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Yourself & Others
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The U.S. Occupational Safety and Health Administration (OSHA) passed its general industry lead regulations in 1978, but studies determined that workers, particularly in the construction industry, were still being overexposed to lead. In 1993, OSHA passed stricter regulations for the construction industry. Since then, several states, including California, have implemented their own OSHA-approved state regulations regarding lead exposure in the workplace. In California, this plan is commonly referred to as "Cal/OSHA," and is administered by the California Department of Industrial Relations through the Division of Occupational Safety and Health (DOSH). Cal/OSHA covers all private sector workplaces, state government, and local government workplaces in the state. The Cal/OSHA lead regulations for the construction industry can be found in the California Code of Regulations, Title 8, 1532.1, or "8 CCR 1532.1" for short. This course focuses on the Cal/OSHA regulations for lead rather than on the federal regulations.
Who must take this course?
Some construction work situations can expose workers to lead dust or fumes. Lead is a heavy metal that can cause damage to the brain, kidneys, and reproductive system, among other adverse health effects. Construction workers may be exposed to lead dust or fumes if they are demolishing, sanding, or renovating buildings that contain lead paint or other organic lead compounds. Despite this risk, overexposure to lead is preventable. If workers are aware of the dangers and safety measures, they can vastly reduce their risk for overexposure.
Other Frequently Asked Questions
It will take a MINIMUM of 2 hours to complete this online course. The student may log on and off as needed. A bookmark will be set so when they log back in they will return to where they left off.
Upon successful completion each student will have immediate access to a Cal/OSHA regulations Construction Lead Exposure training printable certificate and wallet card.
We have no restrictions on how long a person takes to complete a course.
Likewise, if you are purchasing for others, we have no time limit on assigning courses. So you can purchase a larger quantity then you currently need and take advantage of volume discounts.
Each student will receive 0.2 CEUs (or 2 CMEs) from Compliance Training Online® for completing this course.
Our Cal/OSHA Construction Lead Exposure Training course consists of content, graphics, audio, self-check non-scored questions, and a final exam.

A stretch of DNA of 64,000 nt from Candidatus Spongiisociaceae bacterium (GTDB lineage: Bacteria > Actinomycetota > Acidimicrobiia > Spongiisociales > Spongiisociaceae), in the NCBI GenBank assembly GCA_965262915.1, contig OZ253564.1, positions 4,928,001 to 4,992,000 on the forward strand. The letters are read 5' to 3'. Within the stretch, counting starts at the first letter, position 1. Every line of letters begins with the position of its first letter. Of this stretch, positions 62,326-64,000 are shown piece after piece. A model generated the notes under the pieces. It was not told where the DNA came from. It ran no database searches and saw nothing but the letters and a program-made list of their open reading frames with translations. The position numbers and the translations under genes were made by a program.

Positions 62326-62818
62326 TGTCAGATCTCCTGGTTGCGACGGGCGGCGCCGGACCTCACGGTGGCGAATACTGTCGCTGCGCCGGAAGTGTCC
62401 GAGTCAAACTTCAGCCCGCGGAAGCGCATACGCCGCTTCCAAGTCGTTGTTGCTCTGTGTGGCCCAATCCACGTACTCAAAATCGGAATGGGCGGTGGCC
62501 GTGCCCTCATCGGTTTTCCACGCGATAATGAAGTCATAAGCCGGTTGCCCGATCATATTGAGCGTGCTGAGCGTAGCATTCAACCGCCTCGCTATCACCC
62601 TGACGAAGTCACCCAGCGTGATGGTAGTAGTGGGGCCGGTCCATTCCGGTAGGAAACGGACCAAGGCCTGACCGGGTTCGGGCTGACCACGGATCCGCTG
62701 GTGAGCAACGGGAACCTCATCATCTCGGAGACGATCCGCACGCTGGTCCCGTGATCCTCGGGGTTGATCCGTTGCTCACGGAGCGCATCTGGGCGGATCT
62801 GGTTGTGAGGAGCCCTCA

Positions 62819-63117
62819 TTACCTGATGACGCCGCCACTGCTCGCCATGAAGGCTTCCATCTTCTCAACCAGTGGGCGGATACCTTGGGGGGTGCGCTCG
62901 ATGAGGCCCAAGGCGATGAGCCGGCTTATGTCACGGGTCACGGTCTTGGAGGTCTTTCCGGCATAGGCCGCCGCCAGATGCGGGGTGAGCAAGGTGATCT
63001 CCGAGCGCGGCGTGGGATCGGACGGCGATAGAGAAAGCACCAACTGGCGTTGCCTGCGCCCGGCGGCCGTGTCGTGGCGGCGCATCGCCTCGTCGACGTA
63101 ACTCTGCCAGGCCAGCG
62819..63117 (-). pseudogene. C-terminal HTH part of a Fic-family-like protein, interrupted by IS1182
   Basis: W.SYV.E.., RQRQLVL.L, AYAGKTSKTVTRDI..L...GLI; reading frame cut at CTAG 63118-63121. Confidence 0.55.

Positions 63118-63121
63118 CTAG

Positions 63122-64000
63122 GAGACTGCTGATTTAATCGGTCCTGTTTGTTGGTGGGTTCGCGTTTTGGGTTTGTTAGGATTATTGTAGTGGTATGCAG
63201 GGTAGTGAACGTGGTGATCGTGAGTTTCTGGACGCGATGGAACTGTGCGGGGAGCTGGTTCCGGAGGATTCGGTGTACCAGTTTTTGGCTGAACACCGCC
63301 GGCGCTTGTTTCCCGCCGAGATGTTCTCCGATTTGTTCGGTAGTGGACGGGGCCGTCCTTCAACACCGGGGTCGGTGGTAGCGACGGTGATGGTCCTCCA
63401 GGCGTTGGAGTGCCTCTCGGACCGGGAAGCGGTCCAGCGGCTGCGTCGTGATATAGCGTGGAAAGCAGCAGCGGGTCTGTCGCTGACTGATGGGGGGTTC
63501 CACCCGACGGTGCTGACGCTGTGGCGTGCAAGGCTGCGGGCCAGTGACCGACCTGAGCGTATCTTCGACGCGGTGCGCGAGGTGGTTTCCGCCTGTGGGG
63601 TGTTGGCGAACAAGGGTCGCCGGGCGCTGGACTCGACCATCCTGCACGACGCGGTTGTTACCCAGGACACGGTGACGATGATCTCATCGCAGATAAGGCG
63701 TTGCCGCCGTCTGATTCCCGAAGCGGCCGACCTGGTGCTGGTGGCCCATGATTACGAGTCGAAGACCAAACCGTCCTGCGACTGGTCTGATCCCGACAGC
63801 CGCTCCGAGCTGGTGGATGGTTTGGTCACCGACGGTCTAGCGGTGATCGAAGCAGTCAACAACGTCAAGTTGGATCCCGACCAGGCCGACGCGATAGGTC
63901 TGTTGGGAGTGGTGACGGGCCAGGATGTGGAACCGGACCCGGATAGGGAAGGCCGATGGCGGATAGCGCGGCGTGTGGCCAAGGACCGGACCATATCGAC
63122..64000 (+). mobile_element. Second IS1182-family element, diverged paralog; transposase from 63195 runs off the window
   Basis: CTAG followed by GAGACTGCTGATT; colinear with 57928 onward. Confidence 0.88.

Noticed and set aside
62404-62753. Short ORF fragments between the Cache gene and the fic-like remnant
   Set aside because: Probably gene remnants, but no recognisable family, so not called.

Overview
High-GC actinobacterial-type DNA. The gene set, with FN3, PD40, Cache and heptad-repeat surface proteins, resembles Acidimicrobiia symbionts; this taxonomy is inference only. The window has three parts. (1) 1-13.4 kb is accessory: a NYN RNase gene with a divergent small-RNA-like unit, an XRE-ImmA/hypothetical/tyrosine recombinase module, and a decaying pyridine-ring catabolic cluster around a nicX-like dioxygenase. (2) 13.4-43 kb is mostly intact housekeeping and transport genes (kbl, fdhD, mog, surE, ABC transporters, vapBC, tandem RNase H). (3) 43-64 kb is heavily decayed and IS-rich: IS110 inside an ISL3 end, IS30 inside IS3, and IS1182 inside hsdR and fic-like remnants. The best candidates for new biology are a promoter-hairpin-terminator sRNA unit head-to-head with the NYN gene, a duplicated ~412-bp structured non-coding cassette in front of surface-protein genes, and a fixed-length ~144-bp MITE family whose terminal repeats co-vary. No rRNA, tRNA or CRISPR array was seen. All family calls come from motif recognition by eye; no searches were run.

The goal of this course is to help you understand the risks involved in working in situations where lead exposure is possible, and the safety measures that employers and employees can take to avoid or minimize exposure. We will review the ways that workers can be exposed to lead, the symptoms of exposure, equipment that can isolate or remove the hazard from the workplace, and practices that will reduce the likelihood of exposure. This course will include an overview of the current state regulations and reasons why these regulations are in place.
Specific topics covered in this course include:
- About This Course
- Course Objectives
- Introduction to Lead Exposure in Construction
- Key Terms
- High-risk Jobs
- Modes of Exposure
- Applicable Regulations
- Lead Exposure
- Symptoms of Short-term Exposure
- Symptoms of Long-term Exposure
- Health Effects of Short-term Lead Poisoning
- Health Effects of Long-term Lead Poisoning
- Pregnant Women, Babies, and Children
- Lead Levels
- Employer Responsibilities
- Initial Exposure Assessment
- Initial Exposure Assessment Exceptions
- Protection During the Initial Assessment
- Compliance Program
- Engineering Controls
- Personal Protective Clothing and Equipment
- Hygiene Provisions
- Regulated Areas
- Preventative Measures and Best Practices
- Work Practices
- Facial Attachments-Tight-Fitting Coverings
- Facial Attachments-Loose-Fitting Coverings
- Air-Purifying Respirators
- Powered Air-Purifying Respirators
- Supplied-Air Respirators
- Self-Contained Breathing Apparatus
- Fit Testing
- Medical Surveillance and Removal
- Initial Medical Surveillance
- Blood Tests
- Full Medical Surveillance
- Medical Removal
- Additional Resources
Cal/OSHA requires that all construction workers and supervisors who may be exposed receive retraining annually.